#J20 also refers to an action, a recourse, a symbolic cultural counterstrike. #J20 is the rallying cry for a day-long art strike—a protest movement wherein the wildcatters of the art world set down their brushes, silence their poesy, and shun the hallowed gallery halls. In doing so the strikers demonstrate not languid defiance of the new regime but rather soul-deep mourning for what has passed, and fear of what’s to come.

And symbolic though #J20 may be, it’s no mere gesture. It’s a clamor, emanating from a quarter uniquely adept at making noise.

The message to the incoming administration is this: By your own words and deeds you’ve squandered any trust and goodwill we might have owed you. All you’ve left us is wariness and watchfulness. We are wary, and we are watching.

And it all starts on #J20

Posted in New Post | Tagged , | Leave a comment

Letting in the elements in

.This is the time of year that most of us are trying to keep the elements out. Safe and warm cocoons are just a single door-seal removed from the bluster and bullshit raging out there, and all around.

But I’m arguing in favor of cracking the door-seal, and taking a peek at what the elements have on offer. Maybe don’t be quite so thorough in late October, as you’re gathering in your spring-and-summer treasures, locking them away against the cold. Maybe risk one or two of the dazzlingest among them as a possible sacrifice to granddad winter, but maybe also as new mixed-media eye candy, collaboration courtesy of those familiar wily elements.

Can’t offer any better inducement than simple aesthetics, so I wouldn’t blame you if you left your door-seal sealed. But I’d hope you understand aesthetics are strong medicine. Cheapest balm you can buy to heal spirit and mind.

So maybe, just this once, you ought to let the ice floe.

(Click here to see some more elemental magic from the same artist, and here to start shopping.)

Posted in New Post | Tagged , , , , , | Leave a comment


Posted in New Post | Tagged , | Leave a comment

RIP Debbie Reynolds (April 1, 1932 – Dec. 28, 2016)

It’s unfathomable. 2016 sucks.

Posted in New Post | Tagged , , | Leave a comment

RIP Carrie Fisher (Oct. 21, 1956 – Dec. 27, 2016)

No, dammit. This has to stop.

Posted in New Post | Tagged , , | Leave a comment

RIP George Michael (June 25, 1963 – Dec. 25, 2016)

A life led as fully, and as momentously, as the one led by the onetime, recently departed Georgios Kyriacos Panayiotou, deserves a final appraisal, a last celebration, and a send-off. That’s the least this world-famous pop icon should have expected, had he any reason to ponder his own demise.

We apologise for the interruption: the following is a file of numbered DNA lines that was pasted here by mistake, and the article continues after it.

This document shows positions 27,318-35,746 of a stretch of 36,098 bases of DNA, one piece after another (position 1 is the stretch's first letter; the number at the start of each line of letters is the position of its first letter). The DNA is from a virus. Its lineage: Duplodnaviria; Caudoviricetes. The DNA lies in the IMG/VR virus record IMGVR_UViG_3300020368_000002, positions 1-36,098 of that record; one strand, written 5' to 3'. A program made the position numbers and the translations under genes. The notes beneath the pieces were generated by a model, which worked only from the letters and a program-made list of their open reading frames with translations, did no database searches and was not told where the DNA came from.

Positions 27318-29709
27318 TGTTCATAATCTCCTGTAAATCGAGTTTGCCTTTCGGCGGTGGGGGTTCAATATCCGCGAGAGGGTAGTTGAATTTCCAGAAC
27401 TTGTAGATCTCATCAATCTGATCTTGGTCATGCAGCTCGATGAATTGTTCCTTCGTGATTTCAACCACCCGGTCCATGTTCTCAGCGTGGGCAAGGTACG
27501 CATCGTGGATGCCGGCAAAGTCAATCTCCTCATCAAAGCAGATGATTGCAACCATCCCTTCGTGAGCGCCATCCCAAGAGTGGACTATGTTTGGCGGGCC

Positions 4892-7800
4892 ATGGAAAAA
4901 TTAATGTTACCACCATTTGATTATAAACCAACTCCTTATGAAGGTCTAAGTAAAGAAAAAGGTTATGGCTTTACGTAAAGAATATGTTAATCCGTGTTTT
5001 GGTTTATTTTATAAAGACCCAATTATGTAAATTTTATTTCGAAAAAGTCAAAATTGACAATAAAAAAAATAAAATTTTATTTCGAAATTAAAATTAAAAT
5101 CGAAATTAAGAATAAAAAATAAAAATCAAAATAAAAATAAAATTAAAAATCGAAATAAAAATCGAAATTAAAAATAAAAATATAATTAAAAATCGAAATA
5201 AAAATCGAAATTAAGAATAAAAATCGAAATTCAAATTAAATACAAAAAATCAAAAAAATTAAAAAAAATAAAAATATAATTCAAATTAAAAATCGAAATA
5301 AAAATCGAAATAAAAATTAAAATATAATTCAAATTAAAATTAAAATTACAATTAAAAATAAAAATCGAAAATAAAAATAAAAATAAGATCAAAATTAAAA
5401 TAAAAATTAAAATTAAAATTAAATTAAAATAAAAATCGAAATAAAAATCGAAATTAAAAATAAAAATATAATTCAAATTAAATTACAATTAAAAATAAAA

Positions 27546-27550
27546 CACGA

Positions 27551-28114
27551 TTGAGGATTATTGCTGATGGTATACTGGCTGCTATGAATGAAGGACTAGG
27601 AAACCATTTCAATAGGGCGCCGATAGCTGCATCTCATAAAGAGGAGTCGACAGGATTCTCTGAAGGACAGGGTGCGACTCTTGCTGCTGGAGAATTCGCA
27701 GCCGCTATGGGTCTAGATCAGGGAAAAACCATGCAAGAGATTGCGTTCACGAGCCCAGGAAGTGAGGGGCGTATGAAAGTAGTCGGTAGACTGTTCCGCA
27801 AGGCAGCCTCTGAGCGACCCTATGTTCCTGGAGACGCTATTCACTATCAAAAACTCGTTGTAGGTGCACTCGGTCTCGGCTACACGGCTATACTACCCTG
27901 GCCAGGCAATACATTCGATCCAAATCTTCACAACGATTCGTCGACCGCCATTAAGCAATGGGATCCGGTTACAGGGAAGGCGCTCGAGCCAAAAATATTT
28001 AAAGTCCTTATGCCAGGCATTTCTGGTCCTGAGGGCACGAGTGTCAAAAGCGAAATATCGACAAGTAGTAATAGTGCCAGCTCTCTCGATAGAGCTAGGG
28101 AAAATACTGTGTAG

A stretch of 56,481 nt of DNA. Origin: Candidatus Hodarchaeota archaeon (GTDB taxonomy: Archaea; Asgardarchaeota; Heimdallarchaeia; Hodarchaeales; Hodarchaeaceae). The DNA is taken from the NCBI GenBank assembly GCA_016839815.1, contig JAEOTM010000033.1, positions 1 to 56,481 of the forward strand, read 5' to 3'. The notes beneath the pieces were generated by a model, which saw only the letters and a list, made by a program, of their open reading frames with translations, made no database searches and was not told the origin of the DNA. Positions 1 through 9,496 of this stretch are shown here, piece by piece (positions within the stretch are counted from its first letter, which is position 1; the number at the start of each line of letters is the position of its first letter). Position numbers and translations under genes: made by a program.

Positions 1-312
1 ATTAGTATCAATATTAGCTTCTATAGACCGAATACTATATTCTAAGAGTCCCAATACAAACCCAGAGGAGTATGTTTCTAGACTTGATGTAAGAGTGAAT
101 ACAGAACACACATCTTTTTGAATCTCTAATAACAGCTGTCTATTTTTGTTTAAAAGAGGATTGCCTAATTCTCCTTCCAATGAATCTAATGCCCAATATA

We can be almost sure, though, that if he suffered through any macabre pondering, anytime during the back half of 2016, he must have suspected what we now know: that in the tapering days of an objectively awful year, another celebrity death becomes just another weird statistic.

I’m not sure when we all began to suspect something extraordinary was going on. Early in the year we lost Bowie, Prince, Merle Haggard. Toward the halfway point, we lost the champ, Ali. Certainly this last quarter, which has taken Gene Wilder, John Glenn, Alan Thicke, Zsa Zsa, and now George Michael, has forced awareness upon us all that this thing has near-supernatural proportions. An A-List extinction-level event. A celebrity die-off with no regard for age or current IMDB rating.

Any larger meaning to be gleaned from that, or any meaning at all, will have to be teased forth by nimbler fingers than mine. I simply don’t know what to make of it—other than to draw the equally obvious and non-reassuring conclusions that death is certain, and that statistics sometimes throw curveballs.

Death and statistics become numbing, even in small measures of each. We’re getting megadoses of both, which led to a certain terminal injustice for the dad from Growing Pains, for the incomparable Zsa Zsa, and for the man who urged us all to have faith. Here’s hoping that as we see out the dregs of Black ’16, all our celebrities everywhere are taking their vitamins, and driving and flying with care. At worst just let them hold out until 2017—I think we’ll be ready to properly mourn again by then.

Posted in New Post | Tagged , , , , , , , , , , | Leave a comment

Blue planet

Water is life so they say and they must have a point seven-tenths of earth’s surface is water after all but wait hold on more than 97 percent of that water is poisonous to us can’t drink it really rather deadly though we splash on the edges of it and sail all around on it we gotta keep an eye on it because it rears up sometimes and smashes just reaches out and swallows us but then of course there’s the 2.7 percent of its fresher variety that we drink quite readily of and wash cars and armpits and dogs and dishes with and we should note for the sake of accuracy that only 1 percent of that 2.7 is actually clean and within reach and the ultimate irony if not patent proof of our unfitness for being is that even that freshest and most accessible water would still kill us no shit in 4 minutes or less in if we just shove our face in it.

Posted in New Post | Tagged | Leave a comment

You should certainly make art books

But do give a shout out to the original author

Posted in New Post | Tagged , , , , | Leave a comment

Interesting times




Posted in New Post | Tagged | Leave a comment

#NoDAPL – This madness must stop

Months have passed and seasons have changed, and the Standing Rock stand-off continues.  In freezing weather and in the face of water cannons, tear gas, rubber bullets, and truncheons, native Water Defenders and their allies of many nations still hold the line.





It is intolerable, inexplicable, indefensible—that in the twenty-first century the callousness of the profit motive still trumps civil and human rights, even basic human dignity, as completely and assuredly as it ever did in our dark and shameful centuries past.

Make no mistake. These assaults are perpetrated in the name of commerce and consumerism—they are being done on our behalf. Silence is complicity. Acceptance is acquiescence.

If you would reject your silent collusion in an ongoing crime against humanity, then make your voice heard. Be vocal, be persistent. Let no one doubt that the defense of the Missouri is your fight too.

And join me, finally, in the plea we all should be making, the one that must be heard and responded to…

President Obama, this will be your last, indelible legacy. There are no sidelines, not for us and not for you. If it is within your power to stop this madness—and it is—then not another day can go by without your intercession. Stop the brutality, stop the pipeline, stop the madness. #NoDAPL.

Posted in New Post | Tagged , , , | Leave a comment